This charming coming-of-age-film deftly tells the love story of a mother and daughter in an authentic setting that will resonate with many viewers. Writer and director, Channing Godfrey Peoples is able to weave relevant history and Black Texan culture into the story in a way that informs the narrative rather than lectures the audience.
Juneteenth is an American holiday that commemorates the day the last enslaved peoples in Texas found out they were free, over two years after the abolition of slavery. The film begins with the song ‘Lift Every Voice And Sing’ otherwise known as the Black National Anthem to many African-Americans. Immediately this perfectly sets the tone of the film and we gain an understanding of who this story will have particular significance to.
Miss Juneteenth is a real-life beauty pageant for young African-American girls and was created as a way to celebrate and educate Black women on their history. In the film, Nicole Beharie delivers a palpable performance as hard-working single mother and former Miss Juneteenth winner, Turquoise Jones. One of the notable themes of the film is legacies, and Turquoise dreams for her daughter, Kai, to follow in her footsteps and take the Miss Juneteenth crown. Unlike familiar stories of pushy pageant mothers, Turquoise foisting her dreams onto her child is not out of narcissism or ego but out of survival.
The winner of the pageant would gain a full scholarship to any HBCU of the winner’s choice, a prize Turquoise forfeited presumably due to her teen pregnancy which resulted in her daughter Kai. Seeing the hardship Turquoise faces daily; working multiple jobs, struggling to pay bills, and covering the financial shortcomings of her dangerously handsome but unreliable baby daddy (Kendrick Sampson), allows us to invest in the high stakes outcome of winning Miss Juneteenth. The film brilliantly depicts the vicious cycle of poverty and Turquoise’s heartfelt grit and determination to break that cycle is the fuel that keeps you watching.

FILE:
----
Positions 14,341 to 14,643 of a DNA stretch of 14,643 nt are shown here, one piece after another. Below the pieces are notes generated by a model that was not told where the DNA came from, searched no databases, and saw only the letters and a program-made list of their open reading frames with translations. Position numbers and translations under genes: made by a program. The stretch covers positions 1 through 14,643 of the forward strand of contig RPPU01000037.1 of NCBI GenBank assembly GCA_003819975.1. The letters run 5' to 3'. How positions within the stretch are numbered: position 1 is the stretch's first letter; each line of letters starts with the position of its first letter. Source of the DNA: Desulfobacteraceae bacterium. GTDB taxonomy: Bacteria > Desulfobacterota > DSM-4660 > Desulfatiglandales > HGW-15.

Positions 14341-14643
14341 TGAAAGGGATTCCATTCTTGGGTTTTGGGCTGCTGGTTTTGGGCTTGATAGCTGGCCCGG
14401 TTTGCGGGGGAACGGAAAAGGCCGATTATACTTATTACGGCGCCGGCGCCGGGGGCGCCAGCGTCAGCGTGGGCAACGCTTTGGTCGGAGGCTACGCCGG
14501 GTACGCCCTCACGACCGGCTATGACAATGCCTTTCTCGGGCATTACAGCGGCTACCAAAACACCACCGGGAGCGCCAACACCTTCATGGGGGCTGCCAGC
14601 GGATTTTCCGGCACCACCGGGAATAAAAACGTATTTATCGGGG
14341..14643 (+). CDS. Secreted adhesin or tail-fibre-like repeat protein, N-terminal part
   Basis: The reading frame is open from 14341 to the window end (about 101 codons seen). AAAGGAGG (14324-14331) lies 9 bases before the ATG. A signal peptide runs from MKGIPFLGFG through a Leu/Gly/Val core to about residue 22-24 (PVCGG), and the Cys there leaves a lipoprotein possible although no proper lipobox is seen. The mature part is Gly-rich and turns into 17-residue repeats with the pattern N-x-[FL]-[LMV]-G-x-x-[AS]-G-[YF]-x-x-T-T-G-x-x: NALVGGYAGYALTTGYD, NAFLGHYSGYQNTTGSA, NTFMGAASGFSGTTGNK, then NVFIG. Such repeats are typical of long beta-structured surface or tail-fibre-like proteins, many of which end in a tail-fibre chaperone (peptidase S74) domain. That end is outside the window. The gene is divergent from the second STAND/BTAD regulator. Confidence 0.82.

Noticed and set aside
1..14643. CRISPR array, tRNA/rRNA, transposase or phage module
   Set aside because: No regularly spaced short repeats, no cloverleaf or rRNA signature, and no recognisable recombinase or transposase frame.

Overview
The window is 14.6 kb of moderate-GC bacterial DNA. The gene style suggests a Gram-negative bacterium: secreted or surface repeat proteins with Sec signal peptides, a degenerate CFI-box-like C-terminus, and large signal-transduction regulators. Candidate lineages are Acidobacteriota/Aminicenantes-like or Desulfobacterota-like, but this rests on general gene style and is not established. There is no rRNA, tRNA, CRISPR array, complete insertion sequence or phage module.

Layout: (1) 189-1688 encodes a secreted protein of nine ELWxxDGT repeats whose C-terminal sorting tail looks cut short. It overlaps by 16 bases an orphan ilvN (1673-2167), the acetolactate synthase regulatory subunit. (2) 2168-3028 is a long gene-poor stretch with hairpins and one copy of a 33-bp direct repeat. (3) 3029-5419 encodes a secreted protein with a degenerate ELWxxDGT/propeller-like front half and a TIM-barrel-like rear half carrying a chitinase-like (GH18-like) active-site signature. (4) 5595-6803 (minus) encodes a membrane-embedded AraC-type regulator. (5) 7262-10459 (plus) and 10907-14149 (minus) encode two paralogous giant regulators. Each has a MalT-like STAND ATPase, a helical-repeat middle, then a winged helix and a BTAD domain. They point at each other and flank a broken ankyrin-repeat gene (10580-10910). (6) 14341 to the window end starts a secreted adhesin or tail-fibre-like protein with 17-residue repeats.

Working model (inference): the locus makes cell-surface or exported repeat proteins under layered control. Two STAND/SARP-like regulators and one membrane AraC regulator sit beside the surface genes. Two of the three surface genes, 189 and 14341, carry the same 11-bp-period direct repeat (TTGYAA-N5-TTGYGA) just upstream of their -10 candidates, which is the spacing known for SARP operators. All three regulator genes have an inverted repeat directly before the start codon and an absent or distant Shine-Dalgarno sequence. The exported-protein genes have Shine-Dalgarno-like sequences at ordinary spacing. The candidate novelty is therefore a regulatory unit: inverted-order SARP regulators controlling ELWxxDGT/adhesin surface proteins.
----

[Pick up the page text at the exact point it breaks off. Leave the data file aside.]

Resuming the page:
Beharie is able to convey such a wide range of emotions even in wordless exchanges as we watch Turquoise battle between her head and her heart. When Turquoise blows out the candles on Kai’s birthday cake, to me it symbolised how much she wants to vicariously live through Kai and make better choices. Kai competing in Miss Juneteenth is her redemption story, her do-over.
Kendrick Sampson is perfectly cast as the lovable childhood sweetheart whose charm and southern drawl can make you overlook every unfulfilled promise and poor decision he makes. It serves as a cautionary tale that hood boys, as romantic and aesthetically pleasing as they may be, are a one-way ticket to struggle love. Kendrick Sampson in moody red and blue lighting is definitely a sight for sore eyes though.
I liked that Miss Juneteenth touched on the concept of black ownership and the racist predatory bank lending practices in America. Again, this was skilfully done in a way that fit in with the natural dialogue, instead of a break in narrative to explain a concept as can be seen in shows like Black-ish. Through this medium we gained an insight to Black cowboy culture in Texas and even passed through a Juneteenth museum all while never losing focus on Kai and Turquoise.
Further exploration of Turquoise’s mother and their relationship would’ve added more layers to both characters and humanised her mother more. Her character shift requires more backstory for it to make sense and flow with the trajectory of the film. Other than that, this was a well-written and brilliantly cast film that many will see themselves in. If not the story and actors, the camerawork alone will make you feel the Texas heat with its vast landscape shots, cultural landmarks and muted colour palette.
Miss Juneteenth will be available on major streaming platforms from Friday 25th September